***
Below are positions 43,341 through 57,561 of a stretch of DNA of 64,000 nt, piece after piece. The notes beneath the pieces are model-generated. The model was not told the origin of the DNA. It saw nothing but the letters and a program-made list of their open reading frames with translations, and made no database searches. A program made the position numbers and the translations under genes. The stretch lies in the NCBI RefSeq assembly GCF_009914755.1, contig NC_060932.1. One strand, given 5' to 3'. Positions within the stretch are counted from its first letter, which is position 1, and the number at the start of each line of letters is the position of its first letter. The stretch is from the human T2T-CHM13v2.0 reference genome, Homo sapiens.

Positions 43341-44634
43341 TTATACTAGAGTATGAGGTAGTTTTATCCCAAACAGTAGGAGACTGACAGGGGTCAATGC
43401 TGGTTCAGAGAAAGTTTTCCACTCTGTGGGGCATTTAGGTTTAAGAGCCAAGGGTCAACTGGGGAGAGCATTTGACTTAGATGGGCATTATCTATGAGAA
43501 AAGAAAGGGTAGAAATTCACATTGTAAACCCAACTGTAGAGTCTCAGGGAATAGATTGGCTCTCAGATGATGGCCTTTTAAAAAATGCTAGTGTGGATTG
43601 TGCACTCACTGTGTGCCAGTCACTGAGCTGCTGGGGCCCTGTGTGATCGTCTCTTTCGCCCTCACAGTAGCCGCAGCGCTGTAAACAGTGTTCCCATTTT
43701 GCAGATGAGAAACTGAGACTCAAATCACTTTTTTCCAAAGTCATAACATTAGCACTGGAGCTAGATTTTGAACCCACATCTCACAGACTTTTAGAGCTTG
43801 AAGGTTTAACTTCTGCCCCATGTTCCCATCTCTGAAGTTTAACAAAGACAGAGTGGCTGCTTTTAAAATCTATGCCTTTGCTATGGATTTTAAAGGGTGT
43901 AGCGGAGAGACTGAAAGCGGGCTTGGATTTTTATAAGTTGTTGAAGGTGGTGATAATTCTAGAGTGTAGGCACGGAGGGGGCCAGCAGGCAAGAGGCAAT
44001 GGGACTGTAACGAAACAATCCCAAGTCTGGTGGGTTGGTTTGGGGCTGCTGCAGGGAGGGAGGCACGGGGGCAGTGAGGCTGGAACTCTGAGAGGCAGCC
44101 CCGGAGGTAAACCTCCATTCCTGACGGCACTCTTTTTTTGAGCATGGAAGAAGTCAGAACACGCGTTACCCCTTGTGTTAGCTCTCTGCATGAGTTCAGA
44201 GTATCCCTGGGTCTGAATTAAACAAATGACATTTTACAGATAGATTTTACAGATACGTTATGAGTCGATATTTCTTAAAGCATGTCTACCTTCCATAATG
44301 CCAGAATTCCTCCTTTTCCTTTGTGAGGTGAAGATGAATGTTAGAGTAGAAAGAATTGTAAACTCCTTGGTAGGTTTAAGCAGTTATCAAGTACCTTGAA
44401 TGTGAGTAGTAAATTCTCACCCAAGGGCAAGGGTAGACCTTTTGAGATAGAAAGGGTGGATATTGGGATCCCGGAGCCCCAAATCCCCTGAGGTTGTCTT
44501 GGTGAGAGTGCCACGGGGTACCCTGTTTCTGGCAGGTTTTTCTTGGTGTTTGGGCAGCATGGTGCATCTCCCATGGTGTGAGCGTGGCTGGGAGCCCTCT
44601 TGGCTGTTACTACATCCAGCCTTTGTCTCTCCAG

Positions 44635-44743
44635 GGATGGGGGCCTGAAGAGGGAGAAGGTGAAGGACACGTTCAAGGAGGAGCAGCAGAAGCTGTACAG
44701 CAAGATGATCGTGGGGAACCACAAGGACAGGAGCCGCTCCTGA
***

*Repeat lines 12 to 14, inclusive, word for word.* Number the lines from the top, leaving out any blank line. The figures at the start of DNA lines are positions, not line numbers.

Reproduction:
44201 GTATCCCTGGGTCTGAATTAAACAAATGACATTTTACAGATAGATTTTACAGATACGTTATGAGTCGATATTTCTTAAAGCATGTCTACCTTCCATAATG
44301 CCAGAATTCCTCCTTTTCCTTTGTGAGGTGAAGATGAATGTTAGAGTAGAAAGAATTGTAAACTCCTTGGTAGGTTTAAGCAGTTATCAAGTACCTTGAA
44401 TGTGAGTAGTAAATTCTCACCCAAGGGCAAGGGTAGACCTTTTGAGATAGAAAGGGTGGATATTGGGATCCCGGAGCCCCAAATCCCCTGAGGTTGTCTT